The Minnesota Timberwolves winning the 2020 NBA Draft Lottery is fine. Hell, when you’ve spent the better part of three decades flailing at the bottom of the Western Conference, only to be rewarded with one first overall pick and the curse of never moving up in the draft lottery, it actually feels pretty damn good.
It might not be the kind of win the organization envisioned heading into Head Coach Ryan Saunders’ first season as a full-time leader or Gersson Rosas’ first year as the President of Basketball Operations, but it’s something to be pleased about. Armed with a shiny new asset, the team faces a plethora of potential gateways in terms of selecting a prospect, trading out or even trading back and picking up another asset in the process.
In a draft class that is perceived to be the weakest in years and a world climate that will see teams approach predraft scouting in an unprecedented way, there is a very real scenario where Minnesota fails to make the needle-moving trade they will undoubtedly scour the league in search for. Possessing the best chance to find a rookie star of any team, swinging for a draft night home run might be the best option, and LaMelo Ball has as good a shot as any in this class to be the ceiling-raising piece the Timberwolves desperately crave.
After spending the season down under in Australia’s National Basketball League (NBL), Ball has cemented himself in the conversation for the first overall pick. Ball played twelve games before a bruised foot shut his season down for good, averaging 17 points, 7.6 rebounds, 6.8 assists and 1.6 steals per game while shooting 37.5-percent from the field and 25-percent from 3-point distance.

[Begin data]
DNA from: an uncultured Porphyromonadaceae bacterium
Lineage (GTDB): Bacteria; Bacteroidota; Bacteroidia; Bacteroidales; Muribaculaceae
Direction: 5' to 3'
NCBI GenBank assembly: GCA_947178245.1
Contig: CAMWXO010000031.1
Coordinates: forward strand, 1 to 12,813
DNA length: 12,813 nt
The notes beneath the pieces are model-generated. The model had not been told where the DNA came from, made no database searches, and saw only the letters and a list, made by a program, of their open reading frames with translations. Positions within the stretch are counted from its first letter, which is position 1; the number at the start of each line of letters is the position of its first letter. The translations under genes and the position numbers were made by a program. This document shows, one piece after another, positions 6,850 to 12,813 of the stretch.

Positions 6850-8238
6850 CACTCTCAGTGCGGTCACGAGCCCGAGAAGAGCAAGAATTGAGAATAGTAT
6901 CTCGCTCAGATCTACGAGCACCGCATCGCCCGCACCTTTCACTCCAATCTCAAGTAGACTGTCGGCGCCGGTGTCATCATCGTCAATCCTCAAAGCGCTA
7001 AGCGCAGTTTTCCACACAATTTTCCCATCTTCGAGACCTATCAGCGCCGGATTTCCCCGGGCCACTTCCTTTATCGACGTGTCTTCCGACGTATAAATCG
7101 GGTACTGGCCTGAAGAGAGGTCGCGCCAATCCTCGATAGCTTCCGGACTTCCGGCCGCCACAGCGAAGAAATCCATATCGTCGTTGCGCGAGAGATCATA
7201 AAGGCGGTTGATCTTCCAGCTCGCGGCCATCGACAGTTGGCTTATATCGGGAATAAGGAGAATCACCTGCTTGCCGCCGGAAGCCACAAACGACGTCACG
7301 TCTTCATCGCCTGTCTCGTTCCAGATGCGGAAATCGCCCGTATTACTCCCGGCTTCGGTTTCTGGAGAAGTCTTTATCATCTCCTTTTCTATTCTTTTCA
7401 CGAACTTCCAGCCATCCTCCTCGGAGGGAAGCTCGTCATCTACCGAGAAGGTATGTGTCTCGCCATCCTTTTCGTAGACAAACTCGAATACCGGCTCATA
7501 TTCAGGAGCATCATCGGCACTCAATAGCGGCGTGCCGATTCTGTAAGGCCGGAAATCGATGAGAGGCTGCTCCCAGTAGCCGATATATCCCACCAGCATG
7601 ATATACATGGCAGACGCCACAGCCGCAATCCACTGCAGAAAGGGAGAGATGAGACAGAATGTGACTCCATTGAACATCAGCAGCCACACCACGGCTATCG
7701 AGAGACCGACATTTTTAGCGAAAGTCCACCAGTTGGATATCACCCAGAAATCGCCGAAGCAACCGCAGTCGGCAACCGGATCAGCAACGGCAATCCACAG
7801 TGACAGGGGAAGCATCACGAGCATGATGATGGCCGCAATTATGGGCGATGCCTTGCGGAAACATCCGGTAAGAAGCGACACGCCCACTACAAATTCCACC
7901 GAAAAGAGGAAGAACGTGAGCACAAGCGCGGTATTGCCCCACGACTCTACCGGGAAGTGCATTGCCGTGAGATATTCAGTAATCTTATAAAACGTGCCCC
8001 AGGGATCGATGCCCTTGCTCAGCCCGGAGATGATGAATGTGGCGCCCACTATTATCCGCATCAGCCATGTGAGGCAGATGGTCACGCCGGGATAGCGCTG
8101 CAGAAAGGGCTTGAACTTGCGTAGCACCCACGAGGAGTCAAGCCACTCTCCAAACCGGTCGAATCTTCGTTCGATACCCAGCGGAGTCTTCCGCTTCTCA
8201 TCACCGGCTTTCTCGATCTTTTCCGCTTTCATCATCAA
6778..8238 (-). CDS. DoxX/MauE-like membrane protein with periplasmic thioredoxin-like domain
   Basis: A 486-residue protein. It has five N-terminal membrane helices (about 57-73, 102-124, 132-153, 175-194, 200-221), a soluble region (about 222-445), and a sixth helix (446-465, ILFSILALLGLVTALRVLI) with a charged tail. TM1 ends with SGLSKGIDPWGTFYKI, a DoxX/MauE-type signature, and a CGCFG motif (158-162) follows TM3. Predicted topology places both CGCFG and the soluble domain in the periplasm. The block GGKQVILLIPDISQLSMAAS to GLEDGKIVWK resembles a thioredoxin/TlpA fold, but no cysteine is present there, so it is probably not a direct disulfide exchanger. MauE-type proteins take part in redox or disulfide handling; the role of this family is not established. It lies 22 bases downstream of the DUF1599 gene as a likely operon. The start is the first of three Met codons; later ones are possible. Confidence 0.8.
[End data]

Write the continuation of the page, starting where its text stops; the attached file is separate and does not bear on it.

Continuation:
At first glance, the months-long pursuit and acquisition of D’Angelo Russell makes the fit seem clunky, and the air Saunders and Rosas have blown into the former All-Star’s tires — gifting him the keys to the offense and the mantle as the Robin to Karl-Anthony Towns’ Batman — only further muddies the waters on Ball’s potential fit in the Twin Cities.
When you peruse the former Chino Hills internet star’s latest playing stint that came for the Illawarra Hawks in the NBL, the positional concerns certainly don’t jump off the screen as much as the flaws in his game and how they would make Minnesota’s already glaring deficiencies stand out even more. Unfortunately, Ball’s inconsistent attention span and defensive craftsmanship will stick out more on a team that ranked 20th in defensive rating for the season and 27th after the team was remolded at the trade deadline.
As the compilation above so explicitly depicted, consistent and reliable defending isn’t something the 19-year-old is known for throughout his young career. Standing at a gigantic 6-foot-7 for a legitimate point guard and possessing a rangy 6-foot-10 wingspan that is accompanied by an insanely high basketball IQ, it’s clear the basis for defensive excellence is there. But, spotty effort and years of being asked to do only the bare minimum at Chino Hills and SPIRE Institute have left his technique a step (or two) behind where it needs to be.